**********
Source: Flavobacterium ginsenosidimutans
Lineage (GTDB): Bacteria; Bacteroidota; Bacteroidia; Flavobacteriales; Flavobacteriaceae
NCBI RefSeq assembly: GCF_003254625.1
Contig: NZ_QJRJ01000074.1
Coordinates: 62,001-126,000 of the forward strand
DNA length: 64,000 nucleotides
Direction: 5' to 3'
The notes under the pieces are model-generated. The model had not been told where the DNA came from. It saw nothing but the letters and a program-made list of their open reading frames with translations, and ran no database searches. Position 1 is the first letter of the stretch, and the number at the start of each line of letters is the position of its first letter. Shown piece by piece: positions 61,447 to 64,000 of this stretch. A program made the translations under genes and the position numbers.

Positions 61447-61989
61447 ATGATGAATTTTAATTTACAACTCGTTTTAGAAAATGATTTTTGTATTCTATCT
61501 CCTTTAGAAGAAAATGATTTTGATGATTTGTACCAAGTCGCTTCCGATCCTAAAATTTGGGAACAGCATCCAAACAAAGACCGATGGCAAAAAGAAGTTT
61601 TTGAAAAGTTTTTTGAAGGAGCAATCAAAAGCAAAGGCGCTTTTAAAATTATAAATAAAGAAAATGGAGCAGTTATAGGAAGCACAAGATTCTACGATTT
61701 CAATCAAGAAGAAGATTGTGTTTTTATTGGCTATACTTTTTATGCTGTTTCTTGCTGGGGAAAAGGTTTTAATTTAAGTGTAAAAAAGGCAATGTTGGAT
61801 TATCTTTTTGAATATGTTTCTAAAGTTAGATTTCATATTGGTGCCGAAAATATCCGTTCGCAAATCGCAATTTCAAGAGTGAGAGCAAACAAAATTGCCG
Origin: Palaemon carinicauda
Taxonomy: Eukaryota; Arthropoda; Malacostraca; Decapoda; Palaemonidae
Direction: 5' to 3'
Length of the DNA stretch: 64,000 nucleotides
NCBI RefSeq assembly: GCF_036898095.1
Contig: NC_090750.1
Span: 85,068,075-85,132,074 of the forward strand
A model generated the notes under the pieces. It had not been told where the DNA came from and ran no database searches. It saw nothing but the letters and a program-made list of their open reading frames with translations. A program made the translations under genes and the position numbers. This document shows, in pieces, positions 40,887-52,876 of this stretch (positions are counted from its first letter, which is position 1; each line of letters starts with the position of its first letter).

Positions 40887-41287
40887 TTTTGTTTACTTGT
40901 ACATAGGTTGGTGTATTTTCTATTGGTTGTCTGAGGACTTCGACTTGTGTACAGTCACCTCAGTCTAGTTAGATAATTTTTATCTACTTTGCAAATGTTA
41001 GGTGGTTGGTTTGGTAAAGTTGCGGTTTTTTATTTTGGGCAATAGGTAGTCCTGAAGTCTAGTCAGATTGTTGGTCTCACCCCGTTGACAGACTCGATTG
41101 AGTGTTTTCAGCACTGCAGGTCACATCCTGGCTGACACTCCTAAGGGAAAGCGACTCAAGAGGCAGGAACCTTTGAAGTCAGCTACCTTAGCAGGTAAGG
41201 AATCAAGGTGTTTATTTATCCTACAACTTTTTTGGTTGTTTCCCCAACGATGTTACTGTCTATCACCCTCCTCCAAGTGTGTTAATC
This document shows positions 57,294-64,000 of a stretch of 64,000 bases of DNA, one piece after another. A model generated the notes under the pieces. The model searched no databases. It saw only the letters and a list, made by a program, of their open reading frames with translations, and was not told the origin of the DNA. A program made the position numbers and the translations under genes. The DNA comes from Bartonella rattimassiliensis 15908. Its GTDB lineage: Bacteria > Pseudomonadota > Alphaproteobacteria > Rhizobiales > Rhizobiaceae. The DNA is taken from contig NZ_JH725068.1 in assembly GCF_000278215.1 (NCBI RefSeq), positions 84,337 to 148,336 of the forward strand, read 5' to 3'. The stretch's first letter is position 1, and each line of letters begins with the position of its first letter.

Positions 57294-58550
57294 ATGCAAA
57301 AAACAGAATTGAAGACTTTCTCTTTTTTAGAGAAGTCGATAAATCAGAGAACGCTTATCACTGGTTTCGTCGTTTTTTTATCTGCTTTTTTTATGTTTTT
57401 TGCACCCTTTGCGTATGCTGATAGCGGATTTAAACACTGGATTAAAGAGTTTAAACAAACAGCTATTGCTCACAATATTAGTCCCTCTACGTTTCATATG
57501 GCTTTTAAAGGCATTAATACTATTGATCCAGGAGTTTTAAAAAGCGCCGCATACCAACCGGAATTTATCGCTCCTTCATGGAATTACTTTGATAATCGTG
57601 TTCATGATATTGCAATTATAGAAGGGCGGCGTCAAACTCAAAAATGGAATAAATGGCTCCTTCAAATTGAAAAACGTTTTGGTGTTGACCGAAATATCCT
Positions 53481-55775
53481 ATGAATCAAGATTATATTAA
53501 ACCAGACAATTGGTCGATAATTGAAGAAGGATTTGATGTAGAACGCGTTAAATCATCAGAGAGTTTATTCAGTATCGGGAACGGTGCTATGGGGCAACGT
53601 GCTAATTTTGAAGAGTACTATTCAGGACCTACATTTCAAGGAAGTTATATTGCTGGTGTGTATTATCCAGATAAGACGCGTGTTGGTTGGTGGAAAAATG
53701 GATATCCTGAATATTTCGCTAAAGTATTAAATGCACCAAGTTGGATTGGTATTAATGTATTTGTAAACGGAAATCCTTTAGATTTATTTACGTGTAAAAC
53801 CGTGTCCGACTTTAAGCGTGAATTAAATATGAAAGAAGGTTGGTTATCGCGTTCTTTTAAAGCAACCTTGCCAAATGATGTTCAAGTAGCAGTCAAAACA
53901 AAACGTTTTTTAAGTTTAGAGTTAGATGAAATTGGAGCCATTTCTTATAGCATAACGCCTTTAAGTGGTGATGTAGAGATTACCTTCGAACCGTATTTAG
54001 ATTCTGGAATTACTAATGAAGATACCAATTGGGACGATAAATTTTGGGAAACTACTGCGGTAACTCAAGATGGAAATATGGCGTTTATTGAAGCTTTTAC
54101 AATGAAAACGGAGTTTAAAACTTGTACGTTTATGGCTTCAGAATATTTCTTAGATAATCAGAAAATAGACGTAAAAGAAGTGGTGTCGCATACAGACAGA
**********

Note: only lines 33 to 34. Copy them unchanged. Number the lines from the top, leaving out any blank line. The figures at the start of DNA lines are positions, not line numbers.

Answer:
57401 TGCACCCTTTGCGTATGCTGATAGCGGATTTAAACACTGGATTAAAGAGTTTAAACAAACAGCTATTGCTCACAATATTAGTCCCTCTACGTTTCATATG
57501 GCTTTTAAAGGCATTAATACTATTGATCCAGGAGTTTTAAAAAGCGCCGCATACCAACCGGAATTTATCGCTCCTTCATGGAATTACTTTGATAATCGTG